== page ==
A forgotten lyricist from Punjab

Poet-lyricist Naqsh Lyallpuri, who passed away on Sunday, has been largely forgotten by cinephiles. His songs many not have been the most poetic, but are remembers for their ‘hummability’

Naqsh, from which the word naqsha (referring to a design or a map) is derived, is used to refer to an impression, a mark or a print. The Lyallpur (Faisalabad)-born Jagdish Raj, who took on the pen name of ‘Naqsh Lyallpuri’, managed to barely do that, create a minor impression in the hearts of cinephiles despite being immensely talented.

Having had to compete with the Sahirs, the Hasrats and the Shailendras in the early part of his career and the Gulzars and the Majroohs in the later part, Lyallpuri had to settle for the odd number or two in albums of leading music directors. And due to the strong competition, he was forced to concentrate on ‘B-grade’ films and, later, Punjabi cinema.

Despite having reportedly worked with 145 music composers, Naqsh Lyallpuri’s name is unlikely to be remembered when one lists the lyricists to have made the greatest impact in Bombay. Nonetheless, there are a few melodies that will be recognised by their lyrics which bear his stamp.

a) Tumhe Ho Na Ho – Gharonda:

Like many of his other albums, the only song by Lyallpuri in the album. This one is often misattributed to Gulzar (and the other famous song in the album, Do Deewane Shahar Mein, to Lyallpuri).

Sung by Bangladeshi singer Runa Laila and played in the background, this one is about the lead character Chhaaya (Zarina Wahab) remaining in denial about her love for Sudeep (Amol Palekar) despite sensing the pull she experiences towards him, one she is not able to completely explain.

b) Tumhe Dekhti Hoon, To Lagta Hai Aise – Tumhare Liye:

Among the least-known Basu Chatterjee films, Tumhare Liye was about the oft-explored theme of reincarnation of two lovers, Gangadhar and Gauri, tragically separated in the previous birth. This song comes at a pivotal moment, where the past is connected to the present as Gauri sings of the two being bound by predestination, in this birth and the next.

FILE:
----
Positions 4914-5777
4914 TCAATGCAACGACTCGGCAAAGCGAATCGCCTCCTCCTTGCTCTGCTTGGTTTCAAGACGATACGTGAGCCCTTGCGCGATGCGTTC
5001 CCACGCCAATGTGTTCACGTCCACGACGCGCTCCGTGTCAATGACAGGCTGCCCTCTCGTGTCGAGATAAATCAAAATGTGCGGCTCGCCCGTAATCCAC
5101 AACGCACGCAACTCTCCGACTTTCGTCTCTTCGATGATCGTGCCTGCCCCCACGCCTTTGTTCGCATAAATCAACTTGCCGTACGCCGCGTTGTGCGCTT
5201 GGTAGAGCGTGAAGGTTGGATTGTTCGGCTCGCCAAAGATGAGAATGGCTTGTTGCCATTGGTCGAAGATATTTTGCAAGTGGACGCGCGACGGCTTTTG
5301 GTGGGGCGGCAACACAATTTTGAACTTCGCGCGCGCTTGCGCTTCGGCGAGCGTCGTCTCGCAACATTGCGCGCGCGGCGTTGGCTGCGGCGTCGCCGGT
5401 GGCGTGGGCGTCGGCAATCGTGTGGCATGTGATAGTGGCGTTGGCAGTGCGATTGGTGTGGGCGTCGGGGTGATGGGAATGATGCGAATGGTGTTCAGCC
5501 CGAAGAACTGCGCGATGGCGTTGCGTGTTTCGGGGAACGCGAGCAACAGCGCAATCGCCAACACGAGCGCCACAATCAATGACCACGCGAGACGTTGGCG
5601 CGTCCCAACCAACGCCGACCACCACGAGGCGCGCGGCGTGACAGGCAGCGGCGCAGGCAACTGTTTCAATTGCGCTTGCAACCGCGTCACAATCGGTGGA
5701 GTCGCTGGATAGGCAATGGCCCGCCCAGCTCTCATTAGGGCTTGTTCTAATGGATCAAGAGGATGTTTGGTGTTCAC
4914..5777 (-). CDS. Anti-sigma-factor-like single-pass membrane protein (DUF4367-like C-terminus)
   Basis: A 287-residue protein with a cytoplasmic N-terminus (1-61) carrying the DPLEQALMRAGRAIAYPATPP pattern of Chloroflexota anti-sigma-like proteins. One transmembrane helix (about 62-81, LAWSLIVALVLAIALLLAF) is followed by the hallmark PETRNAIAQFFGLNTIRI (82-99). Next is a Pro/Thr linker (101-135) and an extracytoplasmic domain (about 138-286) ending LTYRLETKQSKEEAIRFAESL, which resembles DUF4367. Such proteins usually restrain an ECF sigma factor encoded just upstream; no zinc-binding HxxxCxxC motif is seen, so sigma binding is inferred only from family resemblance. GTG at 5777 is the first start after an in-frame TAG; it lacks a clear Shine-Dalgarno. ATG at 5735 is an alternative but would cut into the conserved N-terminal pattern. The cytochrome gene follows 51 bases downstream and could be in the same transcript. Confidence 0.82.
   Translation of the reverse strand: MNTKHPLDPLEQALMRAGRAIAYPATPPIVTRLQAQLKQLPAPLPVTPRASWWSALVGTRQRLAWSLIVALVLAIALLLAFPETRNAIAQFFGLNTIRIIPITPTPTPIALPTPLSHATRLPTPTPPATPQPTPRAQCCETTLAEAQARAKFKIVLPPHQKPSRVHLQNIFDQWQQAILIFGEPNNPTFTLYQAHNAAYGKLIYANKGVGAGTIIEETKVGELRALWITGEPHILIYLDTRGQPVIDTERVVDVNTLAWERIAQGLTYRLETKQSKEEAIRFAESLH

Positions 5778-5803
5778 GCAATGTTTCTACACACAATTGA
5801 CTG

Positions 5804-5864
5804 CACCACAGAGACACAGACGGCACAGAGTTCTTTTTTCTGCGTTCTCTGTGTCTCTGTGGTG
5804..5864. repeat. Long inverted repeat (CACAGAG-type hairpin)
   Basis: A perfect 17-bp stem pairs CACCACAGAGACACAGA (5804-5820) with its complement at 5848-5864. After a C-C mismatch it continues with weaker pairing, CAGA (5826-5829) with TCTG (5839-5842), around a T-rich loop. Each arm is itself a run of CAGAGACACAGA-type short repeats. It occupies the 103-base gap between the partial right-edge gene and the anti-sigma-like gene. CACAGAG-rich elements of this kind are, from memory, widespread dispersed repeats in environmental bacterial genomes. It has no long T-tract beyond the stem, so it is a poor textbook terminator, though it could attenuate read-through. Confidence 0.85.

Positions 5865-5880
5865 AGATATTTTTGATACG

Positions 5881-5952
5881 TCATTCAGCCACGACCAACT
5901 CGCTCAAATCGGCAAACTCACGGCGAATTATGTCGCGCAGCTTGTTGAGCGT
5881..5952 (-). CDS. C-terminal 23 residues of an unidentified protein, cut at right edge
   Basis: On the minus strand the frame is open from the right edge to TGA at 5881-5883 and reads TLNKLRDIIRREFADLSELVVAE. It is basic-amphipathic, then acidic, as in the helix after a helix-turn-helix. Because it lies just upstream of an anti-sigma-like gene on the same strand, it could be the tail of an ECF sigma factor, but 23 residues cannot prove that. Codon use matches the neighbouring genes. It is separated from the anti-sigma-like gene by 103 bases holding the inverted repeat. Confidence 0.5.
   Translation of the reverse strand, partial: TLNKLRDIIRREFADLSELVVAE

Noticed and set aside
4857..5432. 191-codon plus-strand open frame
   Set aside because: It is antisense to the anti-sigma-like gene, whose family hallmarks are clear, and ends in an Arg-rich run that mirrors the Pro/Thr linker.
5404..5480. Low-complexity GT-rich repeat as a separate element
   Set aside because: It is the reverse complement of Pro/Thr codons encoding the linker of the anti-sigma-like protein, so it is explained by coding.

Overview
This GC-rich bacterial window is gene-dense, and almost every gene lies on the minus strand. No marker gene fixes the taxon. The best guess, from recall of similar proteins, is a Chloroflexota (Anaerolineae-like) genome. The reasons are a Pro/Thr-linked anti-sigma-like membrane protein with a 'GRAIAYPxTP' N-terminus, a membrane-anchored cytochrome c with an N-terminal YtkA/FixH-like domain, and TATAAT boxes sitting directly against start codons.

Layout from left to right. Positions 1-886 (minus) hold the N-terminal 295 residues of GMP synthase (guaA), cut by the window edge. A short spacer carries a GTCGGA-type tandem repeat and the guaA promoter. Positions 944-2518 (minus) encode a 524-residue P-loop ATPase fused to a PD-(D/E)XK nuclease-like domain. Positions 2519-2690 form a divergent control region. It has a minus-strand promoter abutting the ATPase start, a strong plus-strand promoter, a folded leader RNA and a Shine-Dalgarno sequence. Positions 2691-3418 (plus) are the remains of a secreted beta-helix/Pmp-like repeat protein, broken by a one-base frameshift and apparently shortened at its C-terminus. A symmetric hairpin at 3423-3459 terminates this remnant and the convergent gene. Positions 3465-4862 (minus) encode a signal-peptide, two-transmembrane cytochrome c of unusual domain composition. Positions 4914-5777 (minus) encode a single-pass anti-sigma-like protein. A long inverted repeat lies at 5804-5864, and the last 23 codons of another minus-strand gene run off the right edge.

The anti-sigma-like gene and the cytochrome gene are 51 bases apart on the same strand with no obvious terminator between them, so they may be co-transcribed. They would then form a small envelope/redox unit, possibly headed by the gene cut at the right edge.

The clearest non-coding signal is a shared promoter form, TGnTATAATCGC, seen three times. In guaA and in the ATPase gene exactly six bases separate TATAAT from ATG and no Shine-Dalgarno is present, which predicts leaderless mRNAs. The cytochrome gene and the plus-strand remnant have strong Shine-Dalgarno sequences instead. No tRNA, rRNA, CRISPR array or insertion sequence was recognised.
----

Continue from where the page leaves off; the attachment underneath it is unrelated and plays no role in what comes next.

c) Chandni Raat Mein Ek Baar Tujhe Dekha Hai – Dil-e-Nadaan:

A slow composition by Khayyam with minimum instrumentation, at least during rendering. The stanzas are interchangeable and similarly-structured, with rhyming endings which makes it memorable despite use of phrases like naz-o-andaz (pride in one’s mannerism).

d) Pyar Ka Dard Hai – Dard

Again, a song being made hummable due to repetition in the lyrics, like meetha-meetha, pyaara-pyaara, Kishore Kumar giving a softer touch to these phrases alone.

e) Ye Mulaqat Ek Bahaana Hai – Khandaan:

Khayyam and Jaidev were the composers for whom Lyallpuri gave his most famous lyrics. The opening lines of this song (which translate to: “this meet is just an excuse for something more profound”) became particularly famous.

f) Chitthiye Ni Dard Firaaq Vaaliye – Henna:

The only song for the movie where Ravindra Jain, the composer, needed Punjabi lyrics. The prime character Chandrakanth (Rishi Kapoor), a Kashmiri pandit, suffers an accident and strays into the Pakistan-occupied Kashmir. The Punjabi lyrics sound extraneous, considering that Henna (Zeba) – the Kashmiri girl who gives Chandrakanth a new lease of life on the other side of the line – is a gypsy who speaks only Kashmiri and Urdu.

g) Mumtaz Tujhe Dekha, Jab Taj Mahal Dekha – Taj Mahal:

An album remembered for being the last composed by classical titan Naushad. This song in the period drama – about the Shah Jahan-Mumtaz Mahal romance and the subsequent conjuring up of Taj Mahal – reflects the impression we get today on getting a glimpse of the Taj. We view Mumtaz and get a sense of both her beauty and the passion of Shah Jahan.

The penultimate stanza, where Lyallpuri gets Gulzar-ish while telling Ye Hasti Hui Aankhen(These Smiling Eyes) and Maine Teri Baaton Mein, Andaz-e-Ghazal Dekha (I Saw The Poignancy Of A Ghazal In Your Voice), is where he achieves poetic depth, one which makes this song memorable for more than just the opening lines, unlike many of the lyricist’s other songs.